An IRA is one of the easiest ways to reduce your taxable income since anyone with earned income can open and contribute to an account. The full amount of your contribution to a traditional IRA is tax deductible, which in 2023, can be up to $6,500 if you’re under 50 years old, and up to $7,500 if you’re 50 years of age or older. However, there are some instances where your contributions may not be tax deductible, if you also participate in an employer-sponsored plan like a 401k.
In this article, we’ll look at how to maximize your tax deduction with an IRA, eligibility rules around taking a tax deduction, and how it compares with other retirement accounts.
Tax deductions from an IRA
In 2023, the contribution limit for an IRA is $6,500 if you’re under 50 years of age, and $7,500 if you’re 50 years of age or older. If you contribute the maximum amount to your IRA, you can get a tax deduction up to the IRA contribution limit.
It’s important to note that only contributions to a traditional IRA are tax deductible. Contributions to your Roth IRA are not deductible from your taxable income. Because contribution limits for both are aggregated, to get the full $6,500 (or $7,500 if age 50+) tax deduction, you must make the full contribution to your traditional IRA for the year, and not to your Roth IRA.
Traditional vs Roth IRA
Contributions to a traditional IRA are made with pre-tax income and deductible from your taxable income. For example, if you made $30,000 this year and contribute $5,000 to your traditional IRA, your taxable income would now be $25,000. However, withdrawals from your traditional IRA in retirement are taxed as regular income.
Contributions to a Roth IRA are made with after-tax income and are not deductible from your taxable income. If you made $30,000 this year, you would pay taxes on the entire amount of income, and then contribute after-tax money to your Roth IRA. The advantage of a Roth IRA is that your withdrawals in retirement are completely tax-free.
Also read: Roth vs Traditional IRA
Contribution limits are aggregated
The IRA contribution limit is aggregated across all of your IRAs, meaning the total contributions to all of your IRAs must not exceed the annual IRA contribution limit, which is $6,500 for 2023 ($7,500 if age 50+). For example, if you’re under 50 years of age and have already contributed $2,000 to your Roth IRA this year, you would only have $4,500 in contribution room remaining for your traditional IRA. If you want to receive the full IRA tax deduction, you must make your full IRA contribution into a traditional IRA.
Instances when you cannot get a tax deduction from an IRA
With a Roth IRA, you cannot make any contributions at all if your income is too high. A traditional IRA does not have an income limit that restricts contributions. However, it does have a tax deduction limit. You could still make contributions with a high income, but your tax deduction may get reduced to zero.
IRA tax deduction limit
The traditional IRA tax deduction limit gets applied if you also participate in an employer-sponsored plan at work, like a 401k. And it’s determined by your modified adjusted gross income (MAGI), which is your adjusted gross income with some deductions and exclusions added back in.
Traditional IRA tax deduction limits for 2023
- If your MAGI is $73,000 or less, you get get a tax deduction up to the maximum traditional IRA contribution limit of $6,500 ($7,500 if age 50+).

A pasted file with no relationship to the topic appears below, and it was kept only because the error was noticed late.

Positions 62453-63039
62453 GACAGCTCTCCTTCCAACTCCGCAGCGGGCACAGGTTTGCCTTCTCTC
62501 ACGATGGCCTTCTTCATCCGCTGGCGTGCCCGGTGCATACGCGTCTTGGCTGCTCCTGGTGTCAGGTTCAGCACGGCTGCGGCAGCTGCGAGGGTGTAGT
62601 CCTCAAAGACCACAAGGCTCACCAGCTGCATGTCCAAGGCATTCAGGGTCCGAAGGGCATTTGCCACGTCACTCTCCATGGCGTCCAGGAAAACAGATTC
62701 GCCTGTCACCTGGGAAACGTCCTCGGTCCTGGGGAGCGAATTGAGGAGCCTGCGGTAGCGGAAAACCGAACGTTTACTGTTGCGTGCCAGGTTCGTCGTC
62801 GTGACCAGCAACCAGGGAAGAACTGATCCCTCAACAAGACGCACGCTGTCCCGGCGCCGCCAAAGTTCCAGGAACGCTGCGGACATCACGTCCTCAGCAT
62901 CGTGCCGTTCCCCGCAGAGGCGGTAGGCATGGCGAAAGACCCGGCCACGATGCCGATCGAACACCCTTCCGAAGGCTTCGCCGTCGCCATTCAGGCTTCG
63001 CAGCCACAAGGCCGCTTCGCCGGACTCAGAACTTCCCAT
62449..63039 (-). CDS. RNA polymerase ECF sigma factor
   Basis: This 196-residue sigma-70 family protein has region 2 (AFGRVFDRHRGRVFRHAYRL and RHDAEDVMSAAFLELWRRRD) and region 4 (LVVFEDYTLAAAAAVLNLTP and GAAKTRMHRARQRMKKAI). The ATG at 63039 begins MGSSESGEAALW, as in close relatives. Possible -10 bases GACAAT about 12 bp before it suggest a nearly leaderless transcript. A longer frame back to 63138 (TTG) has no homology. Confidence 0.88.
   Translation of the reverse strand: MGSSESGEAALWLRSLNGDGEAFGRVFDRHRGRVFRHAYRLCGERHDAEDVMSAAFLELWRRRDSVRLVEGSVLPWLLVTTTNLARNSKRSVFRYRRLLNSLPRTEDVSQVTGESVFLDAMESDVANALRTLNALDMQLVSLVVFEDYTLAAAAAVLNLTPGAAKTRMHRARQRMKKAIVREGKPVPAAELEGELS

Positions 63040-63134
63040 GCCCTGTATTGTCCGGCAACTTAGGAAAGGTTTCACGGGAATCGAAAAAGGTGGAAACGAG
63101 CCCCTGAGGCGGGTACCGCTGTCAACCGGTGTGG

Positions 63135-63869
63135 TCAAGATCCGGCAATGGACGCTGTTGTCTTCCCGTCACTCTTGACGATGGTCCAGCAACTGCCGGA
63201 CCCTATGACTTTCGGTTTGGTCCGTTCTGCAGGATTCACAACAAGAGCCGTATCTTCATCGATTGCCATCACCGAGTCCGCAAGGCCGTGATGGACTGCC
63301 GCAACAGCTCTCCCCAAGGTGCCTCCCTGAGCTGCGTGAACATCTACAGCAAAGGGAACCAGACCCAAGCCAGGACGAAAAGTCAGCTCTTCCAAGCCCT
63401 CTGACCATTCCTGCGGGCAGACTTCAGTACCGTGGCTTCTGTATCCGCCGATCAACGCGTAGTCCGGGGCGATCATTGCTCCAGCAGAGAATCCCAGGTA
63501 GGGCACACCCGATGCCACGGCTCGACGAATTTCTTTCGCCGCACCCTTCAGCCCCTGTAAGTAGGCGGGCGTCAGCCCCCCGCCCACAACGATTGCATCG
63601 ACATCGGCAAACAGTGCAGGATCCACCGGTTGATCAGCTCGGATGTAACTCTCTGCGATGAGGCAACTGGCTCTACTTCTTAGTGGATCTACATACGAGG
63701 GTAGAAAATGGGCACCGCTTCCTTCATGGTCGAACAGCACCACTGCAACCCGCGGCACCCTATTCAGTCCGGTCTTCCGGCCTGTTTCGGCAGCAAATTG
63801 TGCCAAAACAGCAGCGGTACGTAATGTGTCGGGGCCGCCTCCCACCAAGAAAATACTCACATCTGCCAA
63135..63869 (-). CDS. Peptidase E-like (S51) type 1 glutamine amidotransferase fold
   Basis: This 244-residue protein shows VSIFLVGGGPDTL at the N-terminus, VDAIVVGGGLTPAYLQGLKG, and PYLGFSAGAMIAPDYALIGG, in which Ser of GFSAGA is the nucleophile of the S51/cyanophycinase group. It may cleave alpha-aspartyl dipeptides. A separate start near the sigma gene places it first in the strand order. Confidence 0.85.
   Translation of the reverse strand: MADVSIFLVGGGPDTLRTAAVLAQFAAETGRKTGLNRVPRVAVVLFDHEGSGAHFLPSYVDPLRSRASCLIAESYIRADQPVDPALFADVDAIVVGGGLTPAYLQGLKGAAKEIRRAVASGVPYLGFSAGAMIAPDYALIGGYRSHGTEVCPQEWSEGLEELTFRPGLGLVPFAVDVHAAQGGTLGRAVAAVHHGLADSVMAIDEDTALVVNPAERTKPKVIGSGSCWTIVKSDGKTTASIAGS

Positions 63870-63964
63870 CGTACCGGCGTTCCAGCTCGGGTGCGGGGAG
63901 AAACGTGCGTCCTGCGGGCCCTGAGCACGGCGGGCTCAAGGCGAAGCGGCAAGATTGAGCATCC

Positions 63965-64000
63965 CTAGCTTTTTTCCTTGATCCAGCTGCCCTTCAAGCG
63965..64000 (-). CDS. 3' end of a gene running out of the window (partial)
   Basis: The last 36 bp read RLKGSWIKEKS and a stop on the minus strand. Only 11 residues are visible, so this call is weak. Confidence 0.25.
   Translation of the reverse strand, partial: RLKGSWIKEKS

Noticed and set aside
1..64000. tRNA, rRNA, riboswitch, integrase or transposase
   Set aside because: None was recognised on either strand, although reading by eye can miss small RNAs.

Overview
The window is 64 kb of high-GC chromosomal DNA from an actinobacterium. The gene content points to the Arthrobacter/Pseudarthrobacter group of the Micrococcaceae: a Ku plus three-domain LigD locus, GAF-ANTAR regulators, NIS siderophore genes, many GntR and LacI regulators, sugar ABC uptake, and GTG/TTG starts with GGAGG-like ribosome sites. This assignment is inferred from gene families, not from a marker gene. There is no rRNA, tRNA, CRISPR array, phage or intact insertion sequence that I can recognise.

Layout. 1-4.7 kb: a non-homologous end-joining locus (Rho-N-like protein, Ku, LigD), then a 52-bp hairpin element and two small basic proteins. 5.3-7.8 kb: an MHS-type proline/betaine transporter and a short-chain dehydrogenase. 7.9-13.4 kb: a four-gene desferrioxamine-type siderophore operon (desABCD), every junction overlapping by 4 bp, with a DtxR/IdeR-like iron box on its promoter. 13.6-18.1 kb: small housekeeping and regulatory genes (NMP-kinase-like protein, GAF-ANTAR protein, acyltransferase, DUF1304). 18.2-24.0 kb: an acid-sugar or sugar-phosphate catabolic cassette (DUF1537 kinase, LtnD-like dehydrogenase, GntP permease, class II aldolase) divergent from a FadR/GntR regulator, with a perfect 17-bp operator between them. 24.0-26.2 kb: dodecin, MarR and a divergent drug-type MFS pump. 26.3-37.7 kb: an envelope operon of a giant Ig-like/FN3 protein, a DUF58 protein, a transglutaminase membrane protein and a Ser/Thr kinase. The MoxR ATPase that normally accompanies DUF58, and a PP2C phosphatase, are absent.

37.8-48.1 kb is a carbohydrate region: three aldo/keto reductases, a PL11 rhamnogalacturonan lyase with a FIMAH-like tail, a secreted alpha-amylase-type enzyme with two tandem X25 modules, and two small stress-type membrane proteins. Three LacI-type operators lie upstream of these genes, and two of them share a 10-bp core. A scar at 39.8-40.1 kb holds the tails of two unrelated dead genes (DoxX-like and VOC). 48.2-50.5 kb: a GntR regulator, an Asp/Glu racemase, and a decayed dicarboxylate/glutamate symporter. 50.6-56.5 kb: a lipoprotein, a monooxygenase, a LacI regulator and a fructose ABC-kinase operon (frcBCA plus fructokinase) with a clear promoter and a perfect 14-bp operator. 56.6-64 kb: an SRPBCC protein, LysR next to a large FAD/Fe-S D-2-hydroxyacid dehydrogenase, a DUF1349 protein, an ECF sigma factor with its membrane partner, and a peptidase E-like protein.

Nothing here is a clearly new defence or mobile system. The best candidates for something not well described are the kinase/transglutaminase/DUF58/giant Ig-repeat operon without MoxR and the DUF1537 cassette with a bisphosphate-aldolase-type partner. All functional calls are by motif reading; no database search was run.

- If your MAGI is over $73,000 but less than $83,000, you’ll get a partial tax deduction.
- If your MAGI is over $83,000, you get no tax deduction.
To be able to get the full tax-deduction on your contributions for 2023, your MAGI must be under $73,000. You can view IRS Publication 590-A Worksheet 1-1 for calculating MAGI for a traditional IRA.
How much do I need to make in order to max out my IRA contribution?
You can contribute up to 100% of your earned income into a traditional IRA, up to the contribution limit.
For 2023, since the contribution limit is $6,500 ($7,500 if age 50+), you would need to make at least $6,500 in order to contribute the maximum amount into your traditional IRA.
How to report IRA tax deductions to the IRS
If you’re eligible to take a tax deduction on your IRA contribution, you would need to report the deduction on Line 32 of Form 1040.
If you’re not eligible to take a tax deduction, but still have made a contribution to your IRA, you would need to report non-deductible IRA contributions using Form 8606.
When can I take money out of my traditional IRA?
You can start to take qualified distributions from your traditional IRA when you reach the age of 59½. Qualified withdrawals have no penalties but are taxed as regular income according to your tax bracket and tax rates at the time of withdrawal.
If you make an early withdrawal before the age of 59½, you’ll be hit with a 10% early distribution penalty plus income taxes on the withdrawn amount.
With a traditional IRA, you’re not required to start taking distributions until the age of 73, which is the age when RMD kicks in. That means that even though you’re eligible for qualified withdrawals at 59½ years of age, you could choose to keep your money compounding until you’re 73 years old.
The IRS requires that you start taking required minimum distributions (RMD) every year starting from the age of 73 until your account is emptied.
What retirement plans offer larger tax deductions than an IRA?
An employer-sponsored 401k offers employees up to $22,500 in tax deductions for 2023 if you’re under 50 years of age, and up to $30,000 if you’re 50 years of age or older.
If you own your own business, you could also set up a solo 401k, which could give you a $66,000 tax deduction for 2023 if you’re under 50 years of age, and up to $73,500 if you’re 50 years of age or older.
Also read: IRA vs Solo 401k